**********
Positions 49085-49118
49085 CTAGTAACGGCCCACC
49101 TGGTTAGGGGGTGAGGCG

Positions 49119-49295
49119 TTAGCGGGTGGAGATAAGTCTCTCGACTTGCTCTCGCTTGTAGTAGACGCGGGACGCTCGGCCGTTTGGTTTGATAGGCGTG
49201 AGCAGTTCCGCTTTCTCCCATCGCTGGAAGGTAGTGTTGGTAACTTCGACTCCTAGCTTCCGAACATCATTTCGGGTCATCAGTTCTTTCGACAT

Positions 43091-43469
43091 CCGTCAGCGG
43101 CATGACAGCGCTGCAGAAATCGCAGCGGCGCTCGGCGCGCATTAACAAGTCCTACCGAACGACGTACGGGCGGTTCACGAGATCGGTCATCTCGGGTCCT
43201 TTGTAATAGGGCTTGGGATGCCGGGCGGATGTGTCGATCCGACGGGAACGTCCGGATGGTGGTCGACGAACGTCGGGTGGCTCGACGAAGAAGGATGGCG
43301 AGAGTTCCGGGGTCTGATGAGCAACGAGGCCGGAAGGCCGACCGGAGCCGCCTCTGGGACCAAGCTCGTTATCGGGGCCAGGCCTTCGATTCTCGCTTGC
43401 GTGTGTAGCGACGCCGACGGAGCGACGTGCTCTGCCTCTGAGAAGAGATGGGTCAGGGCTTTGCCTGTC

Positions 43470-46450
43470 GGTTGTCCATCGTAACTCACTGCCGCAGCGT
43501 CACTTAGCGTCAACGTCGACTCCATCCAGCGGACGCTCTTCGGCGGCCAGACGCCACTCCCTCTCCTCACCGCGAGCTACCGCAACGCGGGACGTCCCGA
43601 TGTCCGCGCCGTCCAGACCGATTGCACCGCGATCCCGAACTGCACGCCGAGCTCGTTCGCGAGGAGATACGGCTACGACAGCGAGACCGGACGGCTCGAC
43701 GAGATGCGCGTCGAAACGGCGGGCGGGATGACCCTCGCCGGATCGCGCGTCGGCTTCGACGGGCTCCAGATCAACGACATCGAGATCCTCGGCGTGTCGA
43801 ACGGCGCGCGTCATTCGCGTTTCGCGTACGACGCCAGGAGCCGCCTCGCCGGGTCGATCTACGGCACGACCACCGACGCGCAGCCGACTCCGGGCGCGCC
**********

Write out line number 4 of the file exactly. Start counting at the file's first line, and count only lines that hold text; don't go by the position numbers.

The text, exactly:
Positions 49119-49295